Does heaven exist? With well over 100,000 plus recorded and described spiritual experiences collected over 15 years, to base the answer on, science can now categorically say yes. Furthermore, you can see the evidence for free on the website allaboutheaven.org.

Available on Amazon
also on all local Amazon sites, just change .com for the local version (.co.uk, .jp, .nl, .de, .fr etc.)


This book, which covers Visions and hallucinations, explains what causes them and summarises how many hallucinations have been caused by each event or activity. It also provides specific help with questions people have asked us, such as ‘Is my medication giving me hallucinations?’.

Available on Amazon
also on all local Amazon sites, just change .com for the local version (.co.uk, .jp, .nl, .de, .fr etc.)

Observations placeholder

Cassidy, Joe - Out of body experience



Type of Spiritual Experience


A description of the experience

Joe Cassidy

Book: The Diviner

Round about that time, though, building became a bit of a challenge. I'd get this desperate fatigue and have muscular problems, along with other strange symptoms that made me feel very unwell. There were times I was too sick to work. I went to the doctor with one thing after another. They would send me to the hospital for scans and tests. They thought it was this, then that, then the other. They mentioned ME at one time, but they never settled on any kind of diagnosis.

Soon a pattern developed. I’d be really unwell, so I'd be off work. Then I'd get fitter, and would go back to work again. I might be fine for a while, but then I'd suddenly find I was going downhill again. In the end I gave up working for my brother. I just couldn't cope with it any more. After that I did a bit of security work, which was easier.  ..........

My health at that time was still bad. One of the doctors was convinced that I had ME, and he put me on tablets that were supposed to help. I found out later that they were actually antidepressants. Shortly after I'd started the course of pills, I was out in the car with Jean when I realized I didn't feel at all well. We were on the way to my mother's house, and when we arrived there I felt even worse.

I remember sitting there not able to move. I literally could not get off the couch. Jean was worried, so she rang the doctor on call. He asked which tablets I was on, and Jean told him. When he heard they were antidepressants he wasn't too concerned. I suppose he thought I was immobile because of depression. But when things didn't improve, Jean rang him again an hour later and said, 'My husband really isn't well. Please could you come out? There's no way I can get him into a car to come and see you.'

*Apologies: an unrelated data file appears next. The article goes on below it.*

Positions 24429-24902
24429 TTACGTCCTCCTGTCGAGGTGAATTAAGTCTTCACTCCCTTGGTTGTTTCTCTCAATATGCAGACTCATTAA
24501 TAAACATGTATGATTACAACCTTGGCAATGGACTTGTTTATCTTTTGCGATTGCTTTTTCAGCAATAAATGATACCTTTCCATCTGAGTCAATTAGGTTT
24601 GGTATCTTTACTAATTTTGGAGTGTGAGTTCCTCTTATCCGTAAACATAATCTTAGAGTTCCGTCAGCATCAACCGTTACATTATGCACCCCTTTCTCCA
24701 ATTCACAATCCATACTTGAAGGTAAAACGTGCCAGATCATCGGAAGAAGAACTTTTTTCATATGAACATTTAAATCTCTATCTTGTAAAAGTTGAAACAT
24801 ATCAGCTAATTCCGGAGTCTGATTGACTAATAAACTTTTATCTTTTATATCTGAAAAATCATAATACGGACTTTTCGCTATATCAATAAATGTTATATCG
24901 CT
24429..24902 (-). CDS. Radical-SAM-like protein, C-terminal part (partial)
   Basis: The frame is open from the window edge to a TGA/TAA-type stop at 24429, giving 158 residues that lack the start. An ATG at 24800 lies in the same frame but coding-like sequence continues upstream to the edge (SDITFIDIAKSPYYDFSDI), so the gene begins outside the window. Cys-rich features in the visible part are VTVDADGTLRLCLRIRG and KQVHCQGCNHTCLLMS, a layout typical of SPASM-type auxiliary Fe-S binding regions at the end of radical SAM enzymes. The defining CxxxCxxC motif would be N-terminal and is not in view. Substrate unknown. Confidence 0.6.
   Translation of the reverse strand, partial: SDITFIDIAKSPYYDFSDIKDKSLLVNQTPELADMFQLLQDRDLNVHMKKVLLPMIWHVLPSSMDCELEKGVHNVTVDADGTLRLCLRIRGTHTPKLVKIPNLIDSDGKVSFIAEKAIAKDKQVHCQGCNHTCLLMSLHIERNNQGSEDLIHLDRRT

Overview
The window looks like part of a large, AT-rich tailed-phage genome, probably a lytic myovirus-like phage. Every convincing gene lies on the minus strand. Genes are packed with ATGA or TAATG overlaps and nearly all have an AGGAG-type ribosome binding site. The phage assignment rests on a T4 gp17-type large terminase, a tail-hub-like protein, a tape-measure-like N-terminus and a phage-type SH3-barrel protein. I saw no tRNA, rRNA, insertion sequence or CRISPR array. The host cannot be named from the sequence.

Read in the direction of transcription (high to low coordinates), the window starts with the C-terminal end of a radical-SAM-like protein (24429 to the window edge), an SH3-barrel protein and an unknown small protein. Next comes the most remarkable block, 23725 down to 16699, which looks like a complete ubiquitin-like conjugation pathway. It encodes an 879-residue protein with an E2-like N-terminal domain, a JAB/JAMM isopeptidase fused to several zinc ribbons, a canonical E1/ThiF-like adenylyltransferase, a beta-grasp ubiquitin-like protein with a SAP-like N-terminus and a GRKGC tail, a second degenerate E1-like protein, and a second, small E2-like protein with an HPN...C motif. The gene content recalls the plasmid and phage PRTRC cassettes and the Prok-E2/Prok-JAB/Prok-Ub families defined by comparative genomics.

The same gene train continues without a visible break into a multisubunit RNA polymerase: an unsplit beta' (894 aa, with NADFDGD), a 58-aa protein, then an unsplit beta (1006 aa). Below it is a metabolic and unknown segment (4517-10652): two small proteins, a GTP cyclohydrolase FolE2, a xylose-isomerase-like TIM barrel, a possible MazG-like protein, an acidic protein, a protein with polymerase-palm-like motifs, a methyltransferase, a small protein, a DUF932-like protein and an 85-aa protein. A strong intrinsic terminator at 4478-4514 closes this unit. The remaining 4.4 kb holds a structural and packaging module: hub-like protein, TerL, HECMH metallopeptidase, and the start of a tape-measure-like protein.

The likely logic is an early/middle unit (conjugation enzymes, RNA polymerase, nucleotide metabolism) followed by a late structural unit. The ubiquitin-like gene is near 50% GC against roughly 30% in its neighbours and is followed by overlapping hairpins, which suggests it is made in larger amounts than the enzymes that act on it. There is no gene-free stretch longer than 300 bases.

The doctor arrived in, looked at me and then took my blood pressure. It was dangerously low, so he called an ambulance at once.

I remember being brought into the Accident and Emergency. There was panic and mayhem everywhere that night, but a lot of the panic centred on me. I had drips put into me and I was wrapped in tinfoil. I'd no idea why. Jean has said since that it was the only time she felt I was going to die. She left Naas Hospital, went home and cried her heart out. To all intents and purposes, I was in a coma by then - or that's what the doctors thought, anyway.

I remember looking out through the door to the entrance hall, and this lady was walking out carrying a briefcase. A voice in my head was saying, ‘You have to get her back.'  I didn't know why, because she wasn't wearing a doctor's uniform. She could have been anybody. She was just getting to the exit door of Naas Hospital, and the doctors were starting to wheel me in. The voice kept saying, ‘You have to get her.' I was zoning in on her; I wanted to get this woman to turn round. It was like I had to. She had her hand on the door, and as I focused on her, she turned round. She saw the mayhem going on, and to my surprise and relief she came back in.

She thought I was in a coma - everybody did - but I can remember everything that happened, even down to the tin-foil. It was very strange, because at one stage I felt as if I had left my body. I was up in the corner of the room, and I was looking down at the doctors working on my body. It's hard to explain. And the odd thing was that I didn't feel any sense of panic. I just thought, Oh, there is my body. They’re working on my body. But I'd no fear; I wasn't thinking, Oh God, I'm going to die. At the same time, I didn't have any fierce will to go back to my body. Where I was seemed to be paradise. I had no pain; just an unbelievable sense of peace.

Eventually I returned to my body, and this woman was working on me. Then they wheeled me through to the ward. But I sensed after a while that-these doctors didn't know I was conscious. They were talking over me as if I wasn't there.

And I remember lying in the bed, but I couldn't talk to them.

It was frightening. I was thinking, They haven't a clue that I am aware of everything that is going on.


‘And you know what the problem was?'
'I'm allergic to those pills I was given. For the ME.' I’d heard them saying that too.
'Can you explain what it felt like, when you were trying to get me to come back?' she asked.
'It was like a slow-motion film. I knew I had to get you back. I didn't know why.'
'That's extraordinary.'

We sat in silence for a while.

'I was trying to leave the building.' She looked totally bemused. 'I'd been working a long shift. I was tired, and I was thinking about the hot bath I was going to have the minute I got home. And the glass of wine, and the early night, and the lie-in the following morning. I was thinking about how I'd spend my time off. My whole weekend.'

She laughed. ‘I can’t explain why I turned round. Crises happen in Accident and Emergency every day of the week, but for some reason I was drawn back.’

The source of the experience

Cassidy, Joe

Concepts, symbols and science items



Science Items

Activities and commonsteps